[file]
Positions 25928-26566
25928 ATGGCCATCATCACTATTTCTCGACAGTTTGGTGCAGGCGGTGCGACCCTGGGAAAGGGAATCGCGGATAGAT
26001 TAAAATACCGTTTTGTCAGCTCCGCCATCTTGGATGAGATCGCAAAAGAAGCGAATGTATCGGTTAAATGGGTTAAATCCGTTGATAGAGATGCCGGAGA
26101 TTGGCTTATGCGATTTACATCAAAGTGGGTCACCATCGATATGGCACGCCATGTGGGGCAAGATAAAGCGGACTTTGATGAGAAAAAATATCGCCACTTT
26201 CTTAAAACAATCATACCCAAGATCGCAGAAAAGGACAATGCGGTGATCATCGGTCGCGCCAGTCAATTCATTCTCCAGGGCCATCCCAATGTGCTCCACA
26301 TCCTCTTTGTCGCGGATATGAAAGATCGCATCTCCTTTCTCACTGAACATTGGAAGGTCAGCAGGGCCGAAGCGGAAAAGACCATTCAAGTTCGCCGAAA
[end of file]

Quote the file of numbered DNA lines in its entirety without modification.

Positions 25928-26566
25928 ATGGCCATCATCACTATTTCTCGACAGTTTGGTGCAGGCGGTGCGACCCTGGGAAAGGGAATCGCGGATAGAT
26001 TAAAATACCGTTTTGTCAGCTCCGCCATCTTGGATGAGATCGCAAAAGAAGCGAATGTATCGGTTAAATGGGTTAAATCCGTTGATAGAGATGCCGGAGA
26101 TTGGCTTATGCGATTTACATCAAAGTGGGTCACCATCGATATGGCACGCCATGTGGGGCAAGATAAAGCGGACTTTGATGAGAAAAAATATCGCCACTTT
26201 CTTAAAACAATCATACCCAAGATCGCAGAAAAGGACAATGCGGTGATCATCGGTCGCGCCAGTCAATTCATTCTCCAGGGCCATCCCAATGTGCTCCACA
26301 TCCTCTTTGTCGCGGATATGAAAGATCGCATCTCCTTTCTCACTGAACATTGGAAGGTCAGCAGGGCCGAAGCGGAAAAGACCATTCAAGTTCGCCGAAA